The new 50,000 ft² museum and screening facility on Liberty Island had to be iconic. The building would sit in the shadow of the Statue of Liberty and host millions of visitors every year. It also had to be durable enough to sustain that level of traffic, and to handle the increasingly destructive storms and waves that periodically batter the East Coast. Precast concrete could meet both of these goals, providing a durable and flexible material that could accommodate complex designs while delivering a sustainable, low-maintenance structure that will last for generations.
The decision to use precast concrete for this project was originally made for logistical reasons, says Dan Piselli, director of sustainability and senior associate at FXCollaborative Architects. “This building is on an island in the middle of New York Harbor, so the process of getting anything onto the site is complicated.” The project team rented a dock space in New Jersey, where all construction materials had to be checked by security personnel before being carried by barge to island—when the tides were right. If the team gone with a fresh concrete approach, it would have added huge time delays because the concrete trucks could only make one trip a day, he says.
Instead, they used precast concrete for everything but the foundation, and this approach delivered multiple benefits. “Going with a prefabricated solution meant less time on site, and it accelerated installation,” says Bob Pabst, vice president of sales for High Concrete Group. “Assembling a building enclosure from multiple materials on site would have taken a lot longer, with more field labor and more waste generated.”
The precast concrete materials also brought significant sustainable benefits. The high thermal mass of the concrete panels helps maintain interior temperatures and minimizes the effects of outdoor temperature swings; additionally, special connection details minimize thermal bridging between interior and exterior building components. “Sustainability was key to this design, and precast concrete was there to meet that need,” Piselli says.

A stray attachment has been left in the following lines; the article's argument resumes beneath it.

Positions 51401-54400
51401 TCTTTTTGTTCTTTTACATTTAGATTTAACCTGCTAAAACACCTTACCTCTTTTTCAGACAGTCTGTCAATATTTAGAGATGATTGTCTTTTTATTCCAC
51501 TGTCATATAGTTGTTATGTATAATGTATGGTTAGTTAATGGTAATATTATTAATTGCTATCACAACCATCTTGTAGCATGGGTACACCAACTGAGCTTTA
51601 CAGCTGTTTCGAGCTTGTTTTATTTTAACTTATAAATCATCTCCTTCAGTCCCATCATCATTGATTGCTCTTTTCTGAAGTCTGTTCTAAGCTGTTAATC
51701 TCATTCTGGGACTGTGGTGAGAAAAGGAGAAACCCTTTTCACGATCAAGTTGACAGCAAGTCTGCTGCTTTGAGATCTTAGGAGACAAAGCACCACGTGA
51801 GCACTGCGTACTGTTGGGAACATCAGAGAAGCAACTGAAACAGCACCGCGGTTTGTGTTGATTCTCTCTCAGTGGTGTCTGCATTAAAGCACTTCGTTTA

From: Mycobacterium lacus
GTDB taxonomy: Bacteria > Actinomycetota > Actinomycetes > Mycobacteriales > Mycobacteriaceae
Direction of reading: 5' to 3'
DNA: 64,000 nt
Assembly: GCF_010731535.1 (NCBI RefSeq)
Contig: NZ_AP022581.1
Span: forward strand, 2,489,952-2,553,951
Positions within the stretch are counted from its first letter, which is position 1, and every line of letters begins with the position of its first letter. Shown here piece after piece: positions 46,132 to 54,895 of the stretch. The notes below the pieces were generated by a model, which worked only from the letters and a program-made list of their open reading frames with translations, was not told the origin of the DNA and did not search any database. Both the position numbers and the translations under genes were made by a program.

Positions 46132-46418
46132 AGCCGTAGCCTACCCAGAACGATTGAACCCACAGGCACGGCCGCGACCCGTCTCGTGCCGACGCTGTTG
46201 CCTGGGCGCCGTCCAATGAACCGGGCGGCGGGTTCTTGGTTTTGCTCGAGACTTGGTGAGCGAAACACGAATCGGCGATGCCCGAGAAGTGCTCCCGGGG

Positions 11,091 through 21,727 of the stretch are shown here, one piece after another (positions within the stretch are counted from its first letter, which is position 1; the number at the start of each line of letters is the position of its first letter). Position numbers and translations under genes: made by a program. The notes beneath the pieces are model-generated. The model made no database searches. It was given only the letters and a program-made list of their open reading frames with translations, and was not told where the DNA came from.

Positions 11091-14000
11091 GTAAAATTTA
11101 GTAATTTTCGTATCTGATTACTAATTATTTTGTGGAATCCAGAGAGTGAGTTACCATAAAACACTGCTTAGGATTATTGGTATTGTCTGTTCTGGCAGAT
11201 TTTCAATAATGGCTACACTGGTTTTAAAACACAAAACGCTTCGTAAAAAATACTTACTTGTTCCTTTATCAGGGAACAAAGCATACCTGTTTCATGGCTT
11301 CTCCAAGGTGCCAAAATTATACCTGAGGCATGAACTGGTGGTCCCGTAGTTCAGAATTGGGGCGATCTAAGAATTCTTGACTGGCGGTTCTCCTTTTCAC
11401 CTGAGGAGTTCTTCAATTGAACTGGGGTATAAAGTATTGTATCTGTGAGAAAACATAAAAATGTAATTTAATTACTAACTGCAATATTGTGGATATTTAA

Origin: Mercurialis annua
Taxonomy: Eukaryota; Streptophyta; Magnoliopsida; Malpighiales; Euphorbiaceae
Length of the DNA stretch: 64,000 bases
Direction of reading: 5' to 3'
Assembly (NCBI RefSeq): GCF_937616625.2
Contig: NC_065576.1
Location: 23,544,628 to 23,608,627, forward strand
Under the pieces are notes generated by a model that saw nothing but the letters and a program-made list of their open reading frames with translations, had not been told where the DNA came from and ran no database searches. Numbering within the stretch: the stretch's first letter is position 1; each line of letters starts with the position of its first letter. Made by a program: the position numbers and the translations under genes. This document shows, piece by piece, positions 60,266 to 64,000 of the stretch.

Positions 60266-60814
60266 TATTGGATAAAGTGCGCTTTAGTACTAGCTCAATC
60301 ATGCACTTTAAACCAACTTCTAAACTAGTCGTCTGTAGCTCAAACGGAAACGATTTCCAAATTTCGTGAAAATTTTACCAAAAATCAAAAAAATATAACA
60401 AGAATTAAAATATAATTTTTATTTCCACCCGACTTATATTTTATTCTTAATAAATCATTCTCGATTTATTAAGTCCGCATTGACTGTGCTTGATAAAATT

To accommodate flooding risks on the island, the design team created a hollow space at the lowest level of the museum and created 84 rectangular cutouts to allow floodwaters to flow freely into the base. This reduces the risk of pressure on the structure during extreme weather events while creating temporary storage for floodwater. “In the aftermath of Hurricane Sandy, we set the museum above 500-year flood levels and built it to withstand hurricane-force winds,” Pabst says.
Rising from the Earth
Precast concrete may have been a logistical choice, but it also gave the design team the freedom to create a building that stands out from the traditional granite structures on the island. They took their aesthetic inspiration from the Palisades Cliffs along the Hudson River. The precast concrete sandwich panels feature an irregular vertical design that reflects the dramatic setting of the island and changes as visitors move around it. The sandwich panels range in thickness from 24 in. at the base to 16 in. at the top.
The design suggests that the museum has been lifted fully formed from its surroundings, with all vertical surfaces rendered in irregular patterns suggestive of a tectonic shift. The museum also features a sustainable “green” roof, adding to both the earthy design aesthetic and the project’s sustainability goals. “The solid walls are allegorical to the exposed rock dragged up from the earth,” Piselli says. “It also reflects the fact that this structure was built to stand the test of time.”